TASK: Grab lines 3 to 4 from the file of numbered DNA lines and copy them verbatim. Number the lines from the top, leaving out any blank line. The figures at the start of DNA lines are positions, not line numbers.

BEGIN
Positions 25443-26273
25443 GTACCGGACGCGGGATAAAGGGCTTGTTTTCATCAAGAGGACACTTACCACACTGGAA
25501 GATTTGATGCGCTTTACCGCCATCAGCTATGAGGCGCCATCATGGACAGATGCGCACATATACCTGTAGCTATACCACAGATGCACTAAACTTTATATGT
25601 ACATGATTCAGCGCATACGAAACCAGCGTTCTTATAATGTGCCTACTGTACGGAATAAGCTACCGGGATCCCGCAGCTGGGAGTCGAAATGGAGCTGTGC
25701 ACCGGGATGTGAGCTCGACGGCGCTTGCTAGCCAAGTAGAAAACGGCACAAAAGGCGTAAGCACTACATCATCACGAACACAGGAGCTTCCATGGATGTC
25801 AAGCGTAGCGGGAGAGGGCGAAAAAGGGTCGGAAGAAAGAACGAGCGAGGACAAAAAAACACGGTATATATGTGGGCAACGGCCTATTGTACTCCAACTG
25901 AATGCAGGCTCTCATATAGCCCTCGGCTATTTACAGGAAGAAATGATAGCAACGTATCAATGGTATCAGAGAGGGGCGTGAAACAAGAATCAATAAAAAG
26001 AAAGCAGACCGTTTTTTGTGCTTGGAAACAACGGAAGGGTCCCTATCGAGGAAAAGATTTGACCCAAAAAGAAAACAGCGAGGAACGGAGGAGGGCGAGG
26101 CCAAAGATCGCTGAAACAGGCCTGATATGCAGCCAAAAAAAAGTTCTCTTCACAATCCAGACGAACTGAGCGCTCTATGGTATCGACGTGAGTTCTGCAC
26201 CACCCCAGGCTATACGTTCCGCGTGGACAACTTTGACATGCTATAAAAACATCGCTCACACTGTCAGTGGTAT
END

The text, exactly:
25501 GATTTGATGCGCTTTACCGCCATCAGCTATGAGGCGCCATCATGGACAGATGCGCACATATACCTGTAGCTATACCACAGATGCACTAAACTTTATATGT
25601 ACATGATTCAGCGCATACGAAACCAGCGTTCTTATAATGTGCCTACTGTACGGAATAAGCTACCGGGATCCCGCAGCTGGGAGTCGAAATGGAGCTGTGC